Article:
Plant of the Week
Widow’s Cross (Sedum pulchellum)
By Robert Arndt
Widow’s cross has been known to occur from Ohio south to the Gulf coast, west to Texas, and north to Kansas, except Louisiana, Florida, and Indiana (USDA NRCS Plants Database). It is known to grow in dry thin soils, in rock crevices and bluffs, and it is often found in large mats on gravel road shoulders (Chester and Ellis). It is also known as rockmoss, rosy stonecrop, and pink stonecrop.
This species has an upright flowering stem with clusters of flowers on 4 to 7 forked branches, and flowers are usually 3/8 inches wide and star-shaped with 5 petals (Barnes and Francis). This native flowering plant is a winter annual that blooms from April to May, can grow between 4 to 12 inches tall, and the leaves of certain closely related European species are sometimes used in salads (Duncan and Foote).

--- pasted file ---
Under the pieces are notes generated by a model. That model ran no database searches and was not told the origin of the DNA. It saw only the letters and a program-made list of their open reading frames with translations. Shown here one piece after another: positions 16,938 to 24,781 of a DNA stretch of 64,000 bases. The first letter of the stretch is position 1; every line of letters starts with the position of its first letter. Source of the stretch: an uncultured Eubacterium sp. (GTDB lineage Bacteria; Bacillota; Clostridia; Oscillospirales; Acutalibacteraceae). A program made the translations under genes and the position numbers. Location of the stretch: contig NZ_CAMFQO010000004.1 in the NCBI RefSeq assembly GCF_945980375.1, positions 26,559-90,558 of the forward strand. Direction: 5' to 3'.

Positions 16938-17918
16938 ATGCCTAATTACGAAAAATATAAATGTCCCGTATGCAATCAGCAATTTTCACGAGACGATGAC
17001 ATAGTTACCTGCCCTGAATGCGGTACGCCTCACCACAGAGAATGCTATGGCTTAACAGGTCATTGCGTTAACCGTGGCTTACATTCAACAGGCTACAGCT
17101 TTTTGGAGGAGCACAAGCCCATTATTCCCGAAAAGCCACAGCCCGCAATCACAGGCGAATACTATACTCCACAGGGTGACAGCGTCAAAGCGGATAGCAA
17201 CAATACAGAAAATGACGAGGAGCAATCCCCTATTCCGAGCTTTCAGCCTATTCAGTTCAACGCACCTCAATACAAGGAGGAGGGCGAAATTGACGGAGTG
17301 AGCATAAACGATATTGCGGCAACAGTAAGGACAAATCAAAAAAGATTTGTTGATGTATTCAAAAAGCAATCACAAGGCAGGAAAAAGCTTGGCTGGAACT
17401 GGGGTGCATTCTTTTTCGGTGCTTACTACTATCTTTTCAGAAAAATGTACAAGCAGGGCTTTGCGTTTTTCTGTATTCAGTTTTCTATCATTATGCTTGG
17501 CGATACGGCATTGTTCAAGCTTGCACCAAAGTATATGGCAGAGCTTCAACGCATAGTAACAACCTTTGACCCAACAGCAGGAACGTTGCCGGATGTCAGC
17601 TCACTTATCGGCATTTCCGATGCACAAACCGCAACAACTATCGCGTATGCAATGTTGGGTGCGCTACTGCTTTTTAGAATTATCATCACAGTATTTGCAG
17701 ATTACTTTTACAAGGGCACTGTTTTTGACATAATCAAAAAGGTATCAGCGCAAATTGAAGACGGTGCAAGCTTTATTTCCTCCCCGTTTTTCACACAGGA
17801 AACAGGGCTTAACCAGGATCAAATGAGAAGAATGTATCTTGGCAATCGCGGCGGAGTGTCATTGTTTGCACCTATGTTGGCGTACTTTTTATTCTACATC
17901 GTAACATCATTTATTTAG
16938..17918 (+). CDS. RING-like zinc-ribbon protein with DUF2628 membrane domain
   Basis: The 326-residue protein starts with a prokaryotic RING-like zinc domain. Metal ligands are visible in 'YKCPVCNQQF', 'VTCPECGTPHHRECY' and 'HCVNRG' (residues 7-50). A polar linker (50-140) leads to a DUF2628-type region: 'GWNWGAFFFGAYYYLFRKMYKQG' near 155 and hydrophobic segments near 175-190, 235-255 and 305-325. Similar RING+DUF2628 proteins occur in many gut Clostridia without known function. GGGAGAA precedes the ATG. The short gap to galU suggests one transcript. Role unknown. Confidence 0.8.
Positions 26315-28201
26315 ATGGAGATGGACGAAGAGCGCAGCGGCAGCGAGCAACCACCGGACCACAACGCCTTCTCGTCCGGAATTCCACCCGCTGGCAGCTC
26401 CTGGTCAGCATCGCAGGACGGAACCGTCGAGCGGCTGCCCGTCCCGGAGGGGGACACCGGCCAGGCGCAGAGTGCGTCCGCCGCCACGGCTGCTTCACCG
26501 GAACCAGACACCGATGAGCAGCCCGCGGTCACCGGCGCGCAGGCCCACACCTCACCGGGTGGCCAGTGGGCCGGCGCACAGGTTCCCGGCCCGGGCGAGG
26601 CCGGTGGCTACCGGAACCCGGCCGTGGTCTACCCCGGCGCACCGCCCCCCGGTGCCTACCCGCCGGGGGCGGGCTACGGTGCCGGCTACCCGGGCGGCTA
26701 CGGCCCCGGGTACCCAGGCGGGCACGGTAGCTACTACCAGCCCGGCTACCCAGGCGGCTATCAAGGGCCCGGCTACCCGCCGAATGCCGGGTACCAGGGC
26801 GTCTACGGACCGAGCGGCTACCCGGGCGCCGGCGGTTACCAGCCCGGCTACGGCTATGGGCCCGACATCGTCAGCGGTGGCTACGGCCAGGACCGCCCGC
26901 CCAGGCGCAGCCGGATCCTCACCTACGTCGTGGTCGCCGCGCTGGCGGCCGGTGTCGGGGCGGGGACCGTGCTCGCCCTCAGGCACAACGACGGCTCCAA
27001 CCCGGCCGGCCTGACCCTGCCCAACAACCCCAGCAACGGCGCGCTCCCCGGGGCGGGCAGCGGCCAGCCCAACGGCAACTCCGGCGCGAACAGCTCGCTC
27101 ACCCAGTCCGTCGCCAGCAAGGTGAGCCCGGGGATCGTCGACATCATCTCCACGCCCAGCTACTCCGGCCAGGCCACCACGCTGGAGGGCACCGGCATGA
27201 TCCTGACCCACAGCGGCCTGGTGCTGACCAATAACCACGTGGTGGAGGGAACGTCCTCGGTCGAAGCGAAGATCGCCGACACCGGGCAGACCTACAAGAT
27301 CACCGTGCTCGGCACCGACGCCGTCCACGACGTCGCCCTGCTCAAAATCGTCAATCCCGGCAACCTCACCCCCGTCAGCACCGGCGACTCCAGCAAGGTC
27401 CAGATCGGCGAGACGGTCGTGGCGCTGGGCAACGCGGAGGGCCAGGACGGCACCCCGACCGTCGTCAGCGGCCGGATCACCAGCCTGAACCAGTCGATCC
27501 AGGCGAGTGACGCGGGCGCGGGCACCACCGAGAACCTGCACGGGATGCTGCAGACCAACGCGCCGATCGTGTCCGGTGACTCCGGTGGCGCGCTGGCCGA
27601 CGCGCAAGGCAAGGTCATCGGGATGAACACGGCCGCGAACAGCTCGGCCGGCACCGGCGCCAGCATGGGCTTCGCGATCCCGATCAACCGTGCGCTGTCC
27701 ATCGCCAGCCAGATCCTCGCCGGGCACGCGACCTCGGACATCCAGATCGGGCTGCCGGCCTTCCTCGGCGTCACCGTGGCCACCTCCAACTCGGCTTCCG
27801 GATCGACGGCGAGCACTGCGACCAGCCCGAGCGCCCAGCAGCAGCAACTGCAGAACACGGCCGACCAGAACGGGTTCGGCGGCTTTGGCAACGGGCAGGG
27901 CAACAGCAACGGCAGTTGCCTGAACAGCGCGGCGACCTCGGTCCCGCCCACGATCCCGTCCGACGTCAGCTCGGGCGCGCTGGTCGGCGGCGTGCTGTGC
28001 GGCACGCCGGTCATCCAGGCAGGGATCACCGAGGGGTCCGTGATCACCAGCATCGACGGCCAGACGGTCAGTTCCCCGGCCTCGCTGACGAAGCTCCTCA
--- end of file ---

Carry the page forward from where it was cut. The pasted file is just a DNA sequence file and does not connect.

For More Information
- PLANTS Profile - Sedum pulchellum, widow’s cross
- Barnes, T.G. and S.W. Francis. 2004. Wildflowers and Ferns of Kentucky. The University Press of Kentucky, Louisville, Kentucky.
- Chester, E.W. and W.H. Ellis. 2000. Wildflowers of the Land Between The Lakes Region, Kentucky and Tennessee. Second Edition. The Center for Field Biology, Austin Peay State University, Clarksville, Tennessee.
- Duncan, W.H. and L.E. Foote. 1975. Wildflowers of the Southeastern United States. The University of Georgia Press, Athens, Georgia.